The healthcare system in the United States is considered technologically advanced but expensive. The percentage of GDP spent on healthcare in the United States is significantly higher than that of any other country. Also, the amount of money spent per capita on healthcare is higher in the US than in other countries. The sheer amount and rate of growth in healthcare spending in the United States are widely regarded as unacceptable. Even with the world’s highest per capita US healthcare spending, many people do not have insurance (Dieleman et al., 2017).
The decline in the number of uninsured persons in the United States has been driven by the adoption of the Affordable Care Act. However, its major goal of slowing healthcare spending is defeated by the increased use of medical technology which contributes to an increase in prices for services and procedures in healthcare.
The reality of healthcare functioning is the constant increase in the volume of paid medical services. New medical technologies are driving up costs because they allow previously impossible procedures. Even if a new technology replaces an older and more expensive one, the result is likely to be more frequent use, leading to higher costs (Dieleman et al., 2017). Moreover, a large proportion of healthcare costs are spent on older people. As their share of the population grows, the need for healthcare will begin to exceed the capacity to meet it.
Healthcare spending in the United States is increasing, reflecting rising prices for medical services and higher spending under the US government’s Medicaid program. The US health authorities predict the growth trend will continue over the next decade. The aging of the baby boomer generation is one of the main drivers of rising costs, which is contributing to increased Medicaid coverage of the elderly and disabled, rising prices for healthcare products (Dieleman et al., 2017). The biggest growth over the next decade is expected for prescription drugs due to rising drug prices and increased use of specialty drugs.
Obama’s reform did not achieve its goal and only increased the prices of medical services. Access to healthcare is not a right of every citizen, but a service that is received by those who can pay for it. All this suggests that the United States will find it difficult to do without new reforms in the health sector in the coming years (Skinner & Chandra, 2016). A reliable and well-functioning healthcare system should be able to provide patients with the necessary medical technologies of sufficient quality that are affordable. Thus, healthcare costs in the United States must change, and the government must find ways to provide universal healthcare and reduce its cost.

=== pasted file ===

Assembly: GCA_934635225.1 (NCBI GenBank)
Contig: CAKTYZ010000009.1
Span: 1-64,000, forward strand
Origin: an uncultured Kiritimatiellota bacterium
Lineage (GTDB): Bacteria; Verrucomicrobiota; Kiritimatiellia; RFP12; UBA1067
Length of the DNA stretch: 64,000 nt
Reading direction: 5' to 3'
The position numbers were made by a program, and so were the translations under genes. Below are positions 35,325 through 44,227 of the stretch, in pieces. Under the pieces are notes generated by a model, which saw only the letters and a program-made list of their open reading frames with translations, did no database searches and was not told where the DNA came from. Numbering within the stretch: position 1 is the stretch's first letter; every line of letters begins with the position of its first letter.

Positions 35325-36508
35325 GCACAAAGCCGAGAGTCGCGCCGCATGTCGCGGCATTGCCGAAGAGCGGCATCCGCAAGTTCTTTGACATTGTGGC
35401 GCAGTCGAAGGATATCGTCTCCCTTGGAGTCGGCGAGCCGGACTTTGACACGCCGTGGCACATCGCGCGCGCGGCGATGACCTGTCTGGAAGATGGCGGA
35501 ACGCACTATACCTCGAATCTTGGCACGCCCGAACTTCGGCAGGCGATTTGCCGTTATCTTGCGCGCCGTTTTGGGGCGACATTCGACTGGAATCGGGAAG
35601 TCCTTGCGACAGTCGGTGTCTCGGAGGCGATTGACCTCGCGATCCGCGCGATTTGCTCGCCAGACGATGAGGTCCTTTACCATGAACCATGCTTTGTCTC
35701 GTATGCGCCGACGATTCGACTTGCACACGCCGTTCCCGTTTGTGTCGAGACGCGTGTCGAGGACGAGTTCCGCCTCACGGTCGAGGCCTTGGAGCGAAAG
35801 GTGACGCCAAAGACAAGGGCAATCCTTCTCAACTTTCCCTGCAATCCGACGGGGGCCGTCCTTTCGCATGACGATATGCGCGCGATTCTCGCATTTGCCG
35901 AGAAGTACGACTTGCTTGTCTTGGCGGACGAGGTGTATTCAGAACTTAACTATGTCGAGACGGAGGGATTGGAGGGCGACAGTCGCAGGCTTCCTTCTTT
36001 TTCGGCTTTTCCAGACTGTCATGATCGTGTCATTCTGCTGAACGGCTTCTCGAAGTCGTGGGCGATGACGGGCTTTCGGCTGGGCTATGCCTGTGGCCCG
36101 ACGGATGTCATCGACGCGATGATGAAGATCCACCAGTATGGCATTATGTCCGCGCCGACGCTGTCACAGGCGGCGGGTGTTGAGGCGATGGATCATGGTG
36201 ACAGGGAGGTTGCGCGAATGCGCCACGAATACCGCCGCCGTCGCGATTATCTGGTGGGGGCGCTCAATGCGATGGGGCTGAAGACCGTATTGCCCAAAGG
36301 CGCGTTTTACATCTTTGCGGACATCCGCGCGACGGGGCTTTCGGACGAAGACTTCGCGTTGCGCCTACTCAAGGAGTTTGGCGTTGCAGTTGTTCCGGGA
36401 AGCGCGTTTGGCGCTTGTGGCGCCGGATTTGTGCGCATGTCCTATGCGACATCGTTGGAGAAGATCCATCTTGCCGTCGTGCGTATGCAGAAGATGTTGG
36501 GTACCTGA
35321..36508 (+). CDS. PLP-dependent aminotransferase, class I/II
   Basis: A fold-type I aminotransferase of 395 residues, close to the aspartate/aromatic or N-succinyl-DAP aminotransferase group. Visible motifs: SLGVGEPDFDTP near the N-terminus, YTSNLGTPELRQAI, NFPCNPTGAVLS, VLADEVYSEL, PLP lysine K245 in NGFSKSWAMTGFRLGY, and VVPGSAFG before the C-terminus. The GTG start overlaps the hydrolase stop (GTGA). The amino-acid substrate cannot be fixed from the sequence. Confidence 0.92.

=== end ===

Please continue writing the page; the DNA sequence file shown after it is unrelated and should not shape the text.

New medical technology spending is on the rise in the United States despite ongoing efforts to contain government health spending. However, the increase in investment in new equipment does not automatically mean an increase in the availability of medical care, corresponding to the growth rate of costs. New technologies are embodied in more expensive equipment which contributes to an increase in prices for services and procedures in healthcare.
Taking this into account, the United States is faced with the task of achieving financial sustainability of the healthcare system using a different financing order. The US government should take several practical steps to achieve the financial sustainability of the healthcare system. The new conditions for its proper functioning will require a reform of healthcare financing.
Dieleman, J. L., Squires, E., Bui, A. L., Campbell, M., Chapin, A., Hamavid, H.,… & Sadat, N. (2017). Factors associated with increases in US health care spending, 1996-2013. Jama, 318(17), 1668-1678.
Skinner, J., & Chandra, A. (2016). The past and future of the Affordable Care Act. Jama, 316(5), 497-499.